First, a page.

Everyone is feeling uncomfortable and anxious about how things are going to work out for them, personally and professionally. It’s a great time to engage with employees and use their expertise to find new solutions. Be as open as you can about the status of the organization. Get as specific as you can. If you can tell someone their job is safe, do so and get that question out of their minds. If you can’t tell them their job is safe, let them know as much about the situation as possible – even if it’s that you don’t know what will happen next. These uncertain times put us all on the same page, whether we like it or not, because no one knows that is coming next. Use this time to find ways to fully engage your people and make them stronger.”

And last, but not least, Tom Crane of Crane Consulting said,

Without rapport…feedback is just noise.”If people do not respect you or feel comfortable in your presence, then it seems unreasonable to expect them to listen or care about what you have to say…or share with you what they really think. So – build the relationship by becoming a trusted coach.”

I find these suggestions have much in common. What advice do YOU have for other leaders right now?

“What ELSE Your Boss Never Told You” is the sequel to the very popular “What Your Boss Never Told You.” Packed inside are more tips, techniques, and insights about the challenging, but rewarding leadership position.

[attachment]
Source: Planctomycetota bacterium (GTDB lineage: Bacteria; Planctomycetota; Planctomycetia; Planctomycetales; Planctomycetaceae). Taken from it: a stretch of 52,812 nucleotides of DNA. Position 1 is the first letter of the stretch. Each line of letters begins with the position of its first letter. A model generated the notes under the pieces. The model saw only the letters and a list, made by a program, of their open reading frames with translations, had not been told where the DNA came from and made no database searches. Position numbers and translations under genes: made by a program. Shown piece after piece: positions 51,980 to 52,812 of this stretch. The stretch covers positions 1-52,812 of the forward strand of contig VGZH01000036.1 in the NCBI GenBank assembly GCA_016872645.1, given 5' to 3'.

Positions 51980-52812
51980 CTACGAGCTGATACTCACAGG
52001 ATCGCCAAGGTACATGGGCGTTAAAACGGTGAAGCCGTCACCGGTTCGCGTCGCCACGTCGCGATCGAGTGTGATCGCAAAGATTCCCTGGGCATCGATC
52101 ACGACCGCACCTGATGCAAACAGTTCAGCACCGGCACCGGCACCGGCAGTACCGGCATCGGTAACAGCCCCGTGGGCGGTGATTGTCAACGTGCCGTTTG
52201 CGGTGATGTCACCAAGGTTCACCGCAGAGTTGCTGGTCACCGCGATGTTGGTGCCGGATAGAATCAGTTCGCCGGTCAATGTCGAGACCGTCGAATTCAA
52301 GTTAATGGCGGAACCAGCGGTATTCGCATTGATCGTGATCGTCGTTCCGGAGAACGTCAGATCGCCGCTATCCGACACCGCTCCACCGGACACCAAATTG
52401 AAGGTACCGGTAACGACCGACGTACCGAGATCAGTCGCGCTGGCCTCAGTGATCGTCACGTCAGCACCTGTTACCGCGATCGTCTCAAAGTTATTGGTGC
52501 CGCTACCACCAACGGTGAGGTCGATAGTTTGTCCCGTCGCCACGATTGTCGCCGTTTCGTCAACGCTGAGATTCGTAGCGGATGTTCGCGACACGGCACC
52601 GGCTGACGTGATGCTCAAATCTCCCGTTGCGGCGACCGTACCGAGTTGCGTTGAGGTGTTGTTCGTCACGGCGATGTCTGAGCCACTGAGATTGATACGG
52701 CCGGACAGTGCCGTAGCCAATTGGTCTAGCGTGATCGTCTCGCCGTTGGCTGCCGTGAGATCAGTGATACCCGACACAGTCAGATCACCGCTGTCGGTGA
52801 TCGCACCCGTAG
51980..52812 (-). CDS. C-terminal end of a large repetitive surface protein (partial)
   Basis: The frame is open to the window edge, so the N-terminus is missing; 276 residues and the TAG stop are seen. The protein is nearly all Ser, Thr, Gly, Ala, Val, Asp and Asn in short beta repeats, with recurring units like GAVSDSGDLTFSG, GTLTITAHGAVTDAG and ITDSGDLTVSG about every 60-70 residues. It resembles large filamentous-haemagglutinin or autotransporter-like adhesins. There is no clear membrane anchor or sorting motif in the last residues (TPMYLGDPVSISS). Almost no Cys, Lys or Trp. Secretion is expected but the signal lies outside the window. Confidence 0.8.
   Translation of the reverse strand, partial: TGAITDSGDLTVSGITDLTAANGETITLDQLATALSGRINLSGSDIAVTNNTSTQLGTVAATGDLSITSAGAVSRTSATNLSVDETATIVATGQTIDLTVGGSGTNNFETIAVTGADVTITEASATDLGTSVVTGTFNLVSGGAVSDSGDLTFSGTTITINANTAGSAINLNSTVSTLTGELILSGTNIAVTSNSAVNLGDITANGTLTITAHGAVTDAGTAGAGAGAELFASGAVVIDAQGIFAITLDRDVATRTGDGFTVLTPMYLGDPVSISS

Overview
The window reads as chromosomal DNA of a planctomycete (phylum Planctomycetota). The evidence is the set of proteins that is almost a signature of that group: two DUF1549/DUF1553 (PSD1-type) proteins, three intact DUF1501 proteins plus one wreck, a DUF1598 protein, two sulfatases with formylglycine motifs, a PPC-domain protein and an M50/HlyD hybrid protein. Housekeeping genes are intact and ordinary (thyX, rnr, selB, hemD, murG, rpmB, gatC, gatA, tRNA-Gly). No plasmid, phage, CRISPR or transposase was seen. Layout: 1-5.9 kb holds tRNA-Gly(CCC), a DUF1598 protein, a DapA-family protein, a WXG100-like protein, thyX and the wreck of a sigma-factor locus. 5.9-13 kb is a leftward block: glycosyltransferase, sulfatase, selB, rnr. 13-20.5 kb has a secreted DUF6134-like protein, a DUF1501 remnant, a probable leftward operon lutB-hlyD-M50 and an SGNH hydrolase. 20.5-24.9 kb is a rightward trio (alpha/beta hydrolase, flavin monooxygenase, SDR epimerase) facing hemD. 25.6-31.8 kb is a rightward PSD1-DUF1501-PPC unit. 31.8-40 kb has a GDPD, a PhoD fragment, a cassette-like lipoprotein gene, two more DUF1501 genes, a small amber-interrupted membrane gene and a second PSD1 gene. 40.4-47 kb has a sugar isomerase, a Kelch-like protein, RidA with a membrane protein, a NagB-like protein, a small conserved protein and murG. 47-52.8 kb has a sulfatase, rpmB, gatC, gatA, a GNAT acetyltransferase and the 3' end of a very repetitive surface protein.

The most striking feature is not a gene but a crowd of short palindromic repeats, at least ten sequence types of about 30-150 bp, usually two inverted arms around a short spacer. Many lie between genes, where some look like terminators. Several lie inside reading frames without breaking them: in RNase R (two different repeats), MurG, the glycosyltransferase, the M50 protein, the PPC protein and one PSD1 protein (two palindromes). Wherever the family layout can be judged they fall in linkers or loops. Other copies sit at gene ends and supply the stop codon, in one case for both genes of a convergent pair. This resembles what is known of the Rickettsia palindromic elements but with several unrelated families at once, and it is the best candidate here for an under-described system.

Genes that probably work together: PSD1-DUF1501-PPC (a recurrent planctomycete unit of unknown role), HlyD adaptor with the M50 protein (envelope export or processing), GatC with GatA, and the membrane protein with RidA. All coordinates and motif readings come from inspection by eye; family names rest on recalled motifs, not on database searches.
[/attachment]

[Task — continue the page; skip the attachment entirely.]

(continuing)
“What ELSE Your Boss Never Told You” is written in a conversational tone, as though you and the author were enjoying a cup of coffee and talking about the issues that emerge for new leaders. It stands alone, and/or could be read before or after the first volume, “What Your Boss Never Told You.” You can start with any chapter and read in any order you like.

if you search for a book on management, you’ll find a staggering 600,000+ books currently available. How can you narrow that down? “What Your Boss Never Told You” is the best place to start.

No textbook here – this book is short and sweet. It’s designed to help you “unpack” your new job and be effective from the first day with your new team. It contains twenty-one chapters filled with the wisdom Winters has gathered from real managers – effective, successful leaders in organizations much like yours.